Might there have been a breach of data protection law in the recording, apparently by neighbours, of incidents at Boris Johnson’s home, and the passing of the recording to the media and the police? Almost certainly not.

(In this post I would like to avoid, as far as possible, broader ethical questions, and I will restrict any political observations to this: if Johnson becomes leader of the Conservative Party, and therefore prime minister, the two main UK political parties will be being led by people less fit to hold the role than at any time in my lifetime.)

In general, processing of personal data done for one’s own domestic purposes avoids the need for compliance with data protection law: Article 2(2)(c) of the General Data Protection Regulation (GDPR) – which of course provides the overarching statutory framework for most processing of personal data – says that the GDPR itself “does not apply to the processing of personal data…by a natural person in the course of a purely personal or household activity”. This is understandable: were there not such a carve-out, one’s children might, say, try to sue one for unlawful processing of their pocket-money data.

However, that word “purely” is key in Article 2. Processing which is not in the course of a “purely” domestic activity, such as, say, passing a recording of an altercation involving one’s neighbours to the media and the police, will be within GDPR’s scope.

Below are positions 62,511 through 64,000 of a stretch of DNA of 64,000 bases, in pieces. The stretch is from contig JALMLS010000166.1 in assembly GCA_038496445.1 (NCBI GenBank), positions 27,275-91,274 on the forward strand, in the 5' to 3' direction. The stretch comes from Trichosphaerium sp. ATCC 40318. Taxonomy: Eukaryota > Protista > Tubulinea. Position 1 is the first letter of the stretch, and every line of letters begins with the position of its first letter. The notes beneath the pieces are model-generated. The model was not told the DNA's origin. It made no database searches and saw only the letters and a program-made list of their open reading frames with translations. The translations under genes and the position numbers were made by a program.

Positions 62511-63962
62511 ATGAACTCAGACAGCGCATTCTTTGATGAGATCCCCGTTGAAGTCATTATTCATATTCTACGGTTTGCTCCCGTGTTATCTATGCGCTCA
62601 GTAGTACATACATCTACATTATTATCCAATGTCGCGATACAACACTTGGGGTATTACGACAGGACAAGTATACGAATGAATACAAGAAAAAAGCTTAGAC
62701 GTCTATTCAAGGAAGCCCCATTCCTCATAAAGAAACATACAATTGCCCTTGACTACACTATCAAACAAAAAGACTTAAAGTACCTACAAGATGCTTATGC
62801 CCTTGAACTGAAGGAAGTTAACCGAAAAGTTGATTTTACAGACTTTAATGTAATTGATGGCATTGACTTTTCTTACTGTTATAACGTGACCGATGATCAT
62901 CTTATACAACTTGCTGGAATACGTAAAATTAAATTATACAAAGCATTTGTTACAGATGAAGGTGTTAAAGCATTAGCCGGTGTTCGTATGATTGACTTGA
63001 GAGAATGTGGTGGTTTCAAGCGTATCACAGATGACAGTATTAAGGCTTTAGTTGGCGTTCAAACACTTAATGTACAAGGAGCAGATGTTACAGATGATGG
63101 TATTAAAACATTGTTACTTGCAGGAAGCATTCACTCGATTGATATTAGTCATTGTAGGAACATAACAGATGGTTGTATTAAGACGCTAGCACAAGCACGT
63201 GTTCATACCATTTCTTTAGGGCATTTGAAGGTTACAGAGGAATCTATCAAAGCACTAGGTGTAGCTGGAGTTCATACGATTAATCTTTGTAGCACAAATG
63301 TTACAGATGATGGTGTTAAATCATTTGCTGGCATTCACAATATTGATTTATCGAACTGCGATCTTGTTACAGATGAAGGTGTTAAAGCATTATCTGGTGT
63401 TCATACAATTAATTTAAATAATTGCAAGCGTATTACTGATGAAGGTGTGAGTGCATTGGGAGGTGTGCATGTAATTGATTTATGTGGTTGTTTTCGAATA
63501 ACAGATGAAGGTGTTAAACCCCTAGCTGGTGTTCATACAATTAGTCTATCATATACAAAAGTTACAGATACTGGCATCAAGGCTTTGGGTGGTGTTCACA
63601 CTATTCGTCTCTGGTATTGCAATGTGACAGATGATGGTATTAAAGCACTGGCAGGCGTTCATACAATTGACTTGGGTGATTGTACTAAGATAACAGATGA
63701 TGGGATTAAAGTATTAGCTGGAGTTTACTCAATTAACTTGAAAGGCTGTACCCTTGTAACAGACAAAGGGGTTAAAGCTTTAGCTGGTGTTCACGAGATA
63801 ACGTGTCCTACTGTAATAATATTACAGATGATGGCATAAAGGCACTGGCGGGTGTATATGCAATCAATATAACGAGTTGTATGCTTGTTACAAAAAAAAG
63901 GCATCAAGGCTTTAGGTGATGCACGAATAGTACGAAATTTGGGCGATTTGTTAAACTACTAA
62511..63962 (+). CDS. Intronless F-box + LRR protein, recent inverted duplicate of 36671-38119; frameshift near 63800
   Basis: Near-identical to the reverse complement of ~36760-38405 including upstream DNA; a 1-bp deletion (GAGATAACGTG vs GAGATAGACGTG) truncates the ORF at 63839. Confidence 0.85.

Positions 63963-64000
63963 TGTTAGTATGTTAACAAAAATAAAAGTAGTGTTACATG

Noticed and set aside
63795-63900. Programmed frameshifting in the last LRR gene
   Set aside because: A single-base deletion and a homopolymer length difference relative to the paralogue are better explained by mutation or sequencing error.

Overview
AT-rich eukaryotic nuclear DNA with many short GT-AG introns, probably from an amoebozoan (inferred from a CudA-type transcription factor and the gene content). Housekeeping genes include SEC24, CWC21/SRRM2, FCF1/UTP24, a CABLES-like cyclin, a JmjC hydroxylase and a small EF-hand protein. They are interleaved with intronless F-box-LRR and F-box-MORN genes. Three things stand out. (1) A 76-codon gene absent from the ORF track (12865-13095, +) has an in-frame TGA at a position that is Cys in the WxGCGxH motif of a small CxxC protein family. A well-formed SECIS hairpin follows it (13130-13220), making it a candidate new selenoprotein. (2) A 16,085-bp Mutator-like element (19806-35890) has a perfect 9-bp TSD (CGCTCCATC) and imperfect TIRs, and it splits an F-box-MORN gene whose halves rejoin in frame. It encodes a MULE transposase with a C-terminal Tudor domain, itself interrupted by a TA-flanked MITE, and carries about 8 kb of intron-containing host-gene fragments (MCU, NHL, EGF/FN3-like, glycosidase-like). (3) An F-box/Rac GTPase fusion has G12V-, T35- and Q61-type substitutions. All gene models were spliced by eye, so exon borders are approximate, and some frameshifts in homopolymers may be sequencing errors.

So if GDPR is likely to apply, what are the considerations?

Firstly, passing information to the police about an altercation involving one’s neighbours is straightforward: GDPR permits processing which is necessary for the performance of a task carried out in the public interest (Article 6(1)(e)) and where the processing is necessary for the purposes of someone’s legitimate interests (provided that such interests are not overridden by the rights of the data subject) (Article 6(1)(f)).

But what of passing such information to the media? Well, here, the very broad exemption for the purposes of journalism will apply (even though the neighbours who are reported to have passed the information to the media are not, one assumes, journalists as such). GDPR requires members states to reconcile the right to the protection of personal data with the right to freedom of expression and information, including processing for journalistic purposes, and this obligation is given effect in UK law by paragraph 26 of Schedule 2 to the Data Protection Act 2018. This provides that the GDPR provisions (for the most part) do not apply to processing of personal data where it

is being carried out with a view to the publication by a person of journalistic, academic, artistic or literary material, and…the controller reasonably believes that the publication of the material would be in the public interest [and] the controller reasonably believes that the application of [the GDPR provisions] would be incompatible with the… purposes [of journalism].